The Securities and Exchange Commission announced Wednesday that it has separately charged a pair of hedge fund managers and their firms with lying to investors about how they were handling the money invested in their respective hedge funds.
In one case, the SEC alleges that San Francisco-based hedge fund manager Hausmann-Alain Banet and his firm Lion Capital Management stole more than a half-million dollars from a retired schoolteacher who thought she was investing her retirement savings in Banet’s hedge fund. In the other case, the SEC charged Chicago-based hedge fund managers Norman Goldstein and Laurie Gatherum and their firm GEI Financial Services with fraudulently siphoning at least $147,000 in excessive fees and capital withdrawals from a hedge fund they managed.
The charges are the latest in a series of actions taken by the SEC Enforcement Division and its Asset Management Unit against hedge fund-related misconduct in the markets. On the same day, the SEC’s Office of Investor Education and Advocacy issued an investor bulletin detailing some of those cases as examples of why investors must rigorously evaluate a hedge fund before investing in it.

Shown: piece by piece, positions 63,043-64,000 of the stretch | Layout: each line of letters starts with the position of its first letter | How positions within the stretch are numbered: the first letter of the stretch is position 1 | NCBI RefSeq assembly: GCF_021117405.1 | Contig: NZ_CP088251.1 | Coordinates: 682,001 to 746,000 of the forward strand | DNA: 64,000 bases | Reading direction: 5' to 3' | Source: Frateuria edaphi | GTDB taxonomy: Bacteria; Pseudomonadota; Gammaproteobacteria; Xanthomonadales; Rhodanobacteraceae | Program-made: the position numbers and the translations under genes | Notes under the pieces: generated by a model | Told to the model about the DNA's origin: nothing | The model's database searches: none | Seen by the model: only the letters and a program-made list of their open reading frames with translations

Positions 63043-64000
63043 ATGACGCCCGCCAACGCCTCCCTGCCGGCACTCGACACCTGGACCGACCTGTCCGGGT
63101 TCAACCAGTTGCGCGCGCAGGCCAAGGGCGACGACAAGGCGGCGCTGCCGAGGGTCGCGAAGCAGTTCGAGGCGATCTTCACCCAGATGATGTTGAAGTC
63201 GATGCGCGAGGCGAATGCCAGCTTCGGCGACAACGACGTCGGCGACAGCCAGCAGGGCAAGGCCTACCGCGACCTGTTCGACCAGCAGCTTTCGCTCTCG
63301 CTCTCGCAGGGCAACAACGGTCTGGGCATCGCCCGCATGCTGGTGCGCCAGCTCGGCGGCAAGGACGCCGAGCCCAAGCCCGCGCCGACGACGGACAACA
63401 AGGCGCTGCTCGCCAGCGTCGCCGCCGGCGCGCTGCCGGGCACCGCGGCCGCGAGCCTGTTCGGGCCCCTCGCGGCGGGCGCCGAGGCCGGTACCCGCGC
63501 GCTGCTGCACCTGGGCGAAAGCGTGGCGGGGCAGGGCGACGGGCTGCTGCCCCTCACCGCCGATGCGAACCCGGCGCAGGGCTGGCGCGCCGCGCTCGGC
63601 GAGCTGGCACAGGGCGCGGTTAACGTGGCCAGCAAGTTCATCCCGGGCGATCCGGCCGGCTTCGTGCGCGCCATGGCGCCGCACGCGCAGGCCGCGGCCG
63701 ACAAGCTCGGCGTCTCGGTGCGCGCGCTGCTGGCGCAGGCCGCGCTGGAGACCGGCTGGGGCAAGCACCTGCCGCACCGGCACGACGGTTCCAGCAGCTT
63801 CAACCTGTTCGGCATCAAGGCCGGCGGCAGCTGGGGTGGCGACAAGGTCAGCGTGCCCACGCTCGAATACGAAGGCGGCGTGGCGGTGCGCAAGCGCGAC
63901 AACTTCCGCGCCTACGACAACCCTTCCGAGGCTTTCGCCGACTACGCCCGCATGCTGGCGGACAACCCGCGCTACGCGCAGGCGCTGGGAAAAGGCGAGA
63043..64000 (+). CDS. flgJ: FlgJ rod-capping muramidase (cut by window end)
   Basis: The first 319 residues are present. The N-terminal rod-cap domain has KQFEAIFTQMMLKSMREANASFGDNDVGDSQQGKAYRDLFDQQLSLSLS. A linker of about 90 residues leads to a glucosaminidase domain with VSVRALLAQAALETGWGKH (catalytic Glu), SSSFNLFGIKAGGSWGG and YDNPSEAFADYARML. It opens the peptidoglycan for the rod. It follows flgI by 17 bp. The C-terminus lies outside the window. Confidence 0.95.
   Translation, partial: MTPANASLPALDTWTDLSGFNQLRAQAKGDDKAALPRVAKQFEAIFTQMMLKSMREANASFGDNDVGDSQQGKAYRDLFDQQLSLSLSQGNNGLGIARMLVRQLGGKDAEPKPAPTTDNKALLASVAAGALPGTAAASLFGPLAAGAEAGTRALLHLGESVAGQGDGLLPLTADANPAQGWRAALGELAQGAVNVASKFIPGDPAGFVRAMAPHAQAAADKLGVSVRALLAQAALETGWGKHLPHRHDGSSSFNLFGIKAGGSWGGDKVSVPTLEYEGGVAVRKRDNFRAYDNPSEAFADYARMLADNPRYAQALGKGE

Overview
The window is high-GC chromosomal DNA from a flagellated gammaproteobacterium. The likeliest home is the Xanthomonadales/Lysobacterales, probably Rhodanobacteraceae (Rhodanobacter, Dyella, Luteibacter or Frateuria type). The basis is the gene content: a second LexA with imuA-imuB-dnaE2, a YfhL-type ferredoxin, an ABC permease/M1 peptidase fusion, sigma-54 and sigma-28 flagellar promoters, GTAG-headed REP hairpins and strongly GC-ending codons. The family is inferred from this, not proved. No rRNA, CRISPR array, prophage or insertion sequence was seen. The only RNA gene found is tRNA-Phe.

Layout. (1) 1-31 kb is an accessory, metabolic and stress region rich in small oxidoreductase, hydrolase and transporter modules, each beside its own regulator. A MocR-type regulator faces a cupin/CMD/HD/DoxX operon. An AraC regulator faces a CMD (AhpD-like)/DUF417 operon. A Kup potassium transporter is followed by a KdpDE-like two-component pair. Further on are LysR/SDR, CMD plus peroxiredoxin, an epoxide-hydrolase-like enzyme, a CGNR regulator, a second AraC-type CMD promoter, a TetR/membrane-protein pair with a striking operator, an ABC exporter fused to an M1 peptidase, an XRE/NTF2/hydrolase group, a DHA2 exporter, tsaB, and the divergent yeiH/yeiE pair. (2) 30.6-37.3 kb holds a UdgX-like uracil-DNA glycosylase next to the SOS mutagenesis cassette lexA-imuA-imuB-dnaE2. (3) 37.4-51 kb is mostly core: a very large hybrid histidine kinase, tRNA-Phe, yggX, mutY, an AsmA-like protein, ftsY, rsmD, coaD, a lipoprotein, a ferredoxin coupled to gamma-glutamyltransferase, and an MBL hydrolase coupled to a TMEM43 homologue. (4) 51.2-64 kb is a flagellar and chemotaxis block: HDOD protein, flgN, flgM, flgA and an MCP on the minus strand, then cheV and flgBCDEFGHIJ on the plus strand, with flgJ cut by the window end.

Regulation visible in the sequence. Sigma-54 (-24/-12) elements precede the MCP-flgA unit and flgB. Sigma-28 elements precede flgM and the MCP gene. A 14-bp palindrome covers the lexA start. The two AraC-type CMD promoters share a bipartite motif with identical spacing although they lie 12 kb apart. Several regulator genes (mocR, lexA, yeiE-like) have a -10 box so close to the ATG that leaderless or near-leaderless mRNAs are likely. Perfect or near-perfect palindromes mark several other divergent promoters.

Since the beginning of 2010, the SEC says it has filed more than 100 cases involving hedge fund malfeasance such as misusing investor assets, lying about investment strategy or performance, charging excessive fees, or hiding conflicts of interest.
This month, the SEC also plans to launch a new examination strategy targeting advisors to hedge and private equity funds who registered in response to the Dodd-Frank Act.
According to the Regulatory Compliance Association, the SEC plans to dispatch “Regulatory Expectation” letters to these advisors, “outlining the new exam approach, requirements and document production obligations.”
The new “Presence Examination” strategy, the Regulatory Compliance Association says, constitutes a new regulatory inspection developed by the Office of Compliance Inspections and Examinations (OCIE), “which seems more comprehensive than the traditional ‘sweep’ examination yet more targeted than the typical routine examination.”